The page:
“What kind of trash are you?”
On July 1st, Shanghai became the first city in China to enforce a compulsory trash separation system. Previously there were separate containers and bins on the street for recyclable and not recyclable waste, but most people randomly threw things into either one of them without checking which should be the correct one. Also, trash collectors emptied both receptacles in the same container, so it didn’t make much sense anyway. The only types of trash that were truly separated were plastic bottles and paper/carton, because those can be sold for money. But now, with the new regulation in Shanghai, things will change. Anyone not separating their trash properly will get a fine! Also, trash can only be thrown at certain times.
The Chinese internet started commenting on the new trash sorting regulation a couple of weeks ago, as many Shanghainese complained that the system seemed too complicated and that the allocated times were not convenient to many young people living alone (especially the ones working 996, although to be fair those probably don’t have much trash at home as they basically live in the office). The system divides trash in four categories: recyclable, hazardous, household and residual. Recyclable and hazardous are quite clear; the problem comes with household and residual and the fact that in Chinese these two categories are called “wet waste” and “dry waste”, but it doesn’t have anything to do with the wetness or dryness of the specific piece of trash so people were quite confused (“Why is a wet wipe “dry trash” and pet food is “wet trash”?). To add to the confusion, it seems that some sorting guides (yes, there are sorting guides, and apps, and even services you can book to separate the trash for you) gave mistaken information, so some netizens were half joking, half complaining, that separating the trash was going to take too much time because you even needed to separate the flesh from the shell of uneaten seafood:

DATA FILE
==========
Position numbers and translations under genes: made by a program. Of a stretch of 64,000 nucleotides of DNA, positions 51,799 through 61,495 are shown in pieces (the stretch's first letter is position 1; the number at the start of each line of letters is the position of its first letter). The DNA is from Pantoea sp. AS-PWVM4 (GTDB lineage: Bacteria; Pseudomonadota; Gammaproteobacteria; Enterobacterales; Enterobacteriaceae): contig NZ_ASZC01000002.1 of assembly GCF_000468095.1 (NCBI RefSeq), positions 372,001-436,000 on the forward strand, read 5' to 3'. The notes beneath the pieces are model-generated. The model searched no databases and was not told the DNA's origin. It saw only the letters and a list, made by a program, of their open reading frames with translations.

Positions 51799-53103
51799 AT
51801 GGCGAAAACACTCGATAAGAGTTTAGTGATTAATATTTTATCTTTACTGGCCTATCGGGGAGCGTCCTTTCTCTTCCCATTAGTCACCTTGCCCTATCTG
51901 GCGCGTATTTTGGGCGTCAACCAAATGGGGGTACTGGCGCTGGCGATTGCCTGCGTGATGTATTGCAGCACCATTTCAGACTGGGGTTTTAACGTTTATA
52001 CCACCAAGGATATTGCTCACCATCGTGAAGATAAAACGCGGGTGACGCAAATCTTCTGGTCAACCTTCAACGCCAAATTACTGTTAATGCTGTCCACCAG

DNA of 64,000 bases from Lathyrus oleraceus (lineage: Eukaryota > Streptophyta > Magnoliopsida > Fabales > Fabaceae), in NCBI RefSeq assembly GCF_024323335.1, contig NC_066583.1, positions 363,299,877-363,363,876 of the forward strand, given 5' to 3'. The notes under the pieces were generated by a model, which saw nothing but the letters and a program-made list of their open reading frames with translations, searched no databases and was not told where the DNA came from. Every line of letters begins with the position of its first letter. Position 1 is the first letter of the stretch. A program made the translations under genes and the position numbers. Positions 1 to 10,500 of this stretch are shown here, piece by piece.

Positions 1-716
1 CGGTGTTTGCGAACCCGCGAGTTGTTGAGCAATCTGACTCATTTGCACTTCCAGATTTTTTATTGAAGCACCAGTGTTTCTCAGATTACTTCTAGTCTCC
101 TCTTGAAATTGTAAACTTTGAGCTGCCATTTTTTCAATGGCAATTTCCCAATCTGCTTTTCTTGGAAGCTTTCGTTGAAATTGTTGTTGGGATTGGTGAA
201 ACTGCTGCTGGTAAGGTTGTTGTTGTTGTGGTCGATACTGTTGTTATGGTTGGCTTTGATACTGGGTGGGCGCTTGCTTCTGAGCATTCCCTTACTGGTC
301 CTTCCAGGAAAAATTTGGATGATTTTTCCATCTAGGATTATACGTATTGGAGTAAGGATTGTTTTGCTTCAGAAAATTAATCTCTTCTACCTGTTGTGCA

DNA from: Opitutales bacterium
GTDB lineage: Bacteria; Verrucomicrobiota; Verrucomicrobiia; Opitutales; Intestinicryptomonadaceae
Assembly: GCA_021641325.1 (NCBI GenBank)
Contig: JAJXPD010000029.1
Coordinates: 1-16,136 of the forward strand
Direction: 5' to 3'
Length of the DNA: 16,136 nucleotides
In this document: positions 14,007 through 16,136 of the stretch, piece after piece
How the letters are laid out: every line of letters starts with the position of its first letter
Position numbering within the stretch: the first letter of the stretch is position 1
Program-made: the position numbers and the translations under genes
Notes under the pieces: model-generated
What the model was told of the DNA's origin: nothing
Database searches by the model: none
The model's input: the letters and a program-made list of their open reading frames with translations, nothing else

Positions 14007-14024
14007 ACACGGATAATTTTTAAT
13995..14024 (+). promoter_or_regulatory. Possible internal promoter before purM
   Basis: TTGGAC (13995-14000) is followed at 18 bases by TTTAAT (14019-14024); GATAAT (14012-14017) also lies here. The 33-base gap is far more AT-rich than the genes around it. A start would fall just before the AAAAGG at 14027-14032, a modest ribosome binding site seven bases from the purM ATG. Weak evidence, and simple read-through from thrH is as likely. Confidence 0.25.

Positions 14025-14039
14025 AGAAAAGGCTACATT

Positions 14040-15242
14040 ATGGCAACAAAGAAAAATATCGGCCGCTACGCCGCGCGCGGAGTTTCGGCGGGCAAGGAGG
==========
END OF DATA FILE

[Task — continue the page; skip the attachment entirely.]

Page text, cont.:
If the categories were called “household waste” and “residual waste”, like in English, everything would be much easier! Everything food related is household/wet and the rest of the things are residual/dry: tissues, diapers, cigarette butts, dirty plastic bags, etc. But someone already thought of a way to make everybody remember and sort the trash correctly: If it’s something a pig can eat, it’s “wet waste”; if it’s something a pig wouldn’t want to eat, it’s “dry waste”; if it’s something that would kill the pig that ate it, it’s “hazardous”; and if it’s something you can sell and (use the money to) buy a pig, it’s “recyclable”.
One meme that was widely shared was this picture of a man using his laptop on top of a trash bin (supposedly to search which category some trash belongs to):
Another one that was all over WeChat was this screenshot of a conversation in which someone swears their classmate moved back to Jiangsu province because he/she didn’t want to sort the trash.
“What kind of trash are you? (你是什么垃圾？)” is one of the most popular sentences related to this new waste sorting system as allegedly that’s what you are asked when you go to throw your trash. Because the regulation just started, many compounds hired volunteers to be in charge of the trash containers and ensure that people throw each thing into the correct bin. These volunteers are all retired people, mostly grannies, and when you go they ask, literally, “What kind of trash are you?” i.e. what kind of trash are you bringing.
Some people already put a lot of effort into separating their trash and were so proud of themselves that they posted their magnum opus for everybody to see:
It’s good that China is finally going to enforce trash sorting, even if it’s decades after other countries. However, I think it would be even more important to regulate the crazy amount of packaging that is used in supermarkets and delivery services. The other day I ordered some things on an online supermarket and they sent my order in two big boxes. One of them contained only one bag of liquid detergent and the rest were small plastic bags filled with air!!! I was so mad when I saw it that I complained to the customer service (who probably thought I was nuts, since there is precisely zero awareness about this problem in China). It is now known that most recyclable plastic, for example, does not get recycled at all because it’s too costly, so it would be better to educate the population on this and implement systems to reuse things like boxes and those same air bags I mentioned before, and encourage stores to offer products in bulk or fine those who use too much packaging (the other day I saw plastic-wrapped bananas, for god’s sake). But one step at a time! For the moment, it seems Suzhou will start soon too with the trash sorting. After hearing all about Shanghai’s experience, I guess everybody will be well prepared!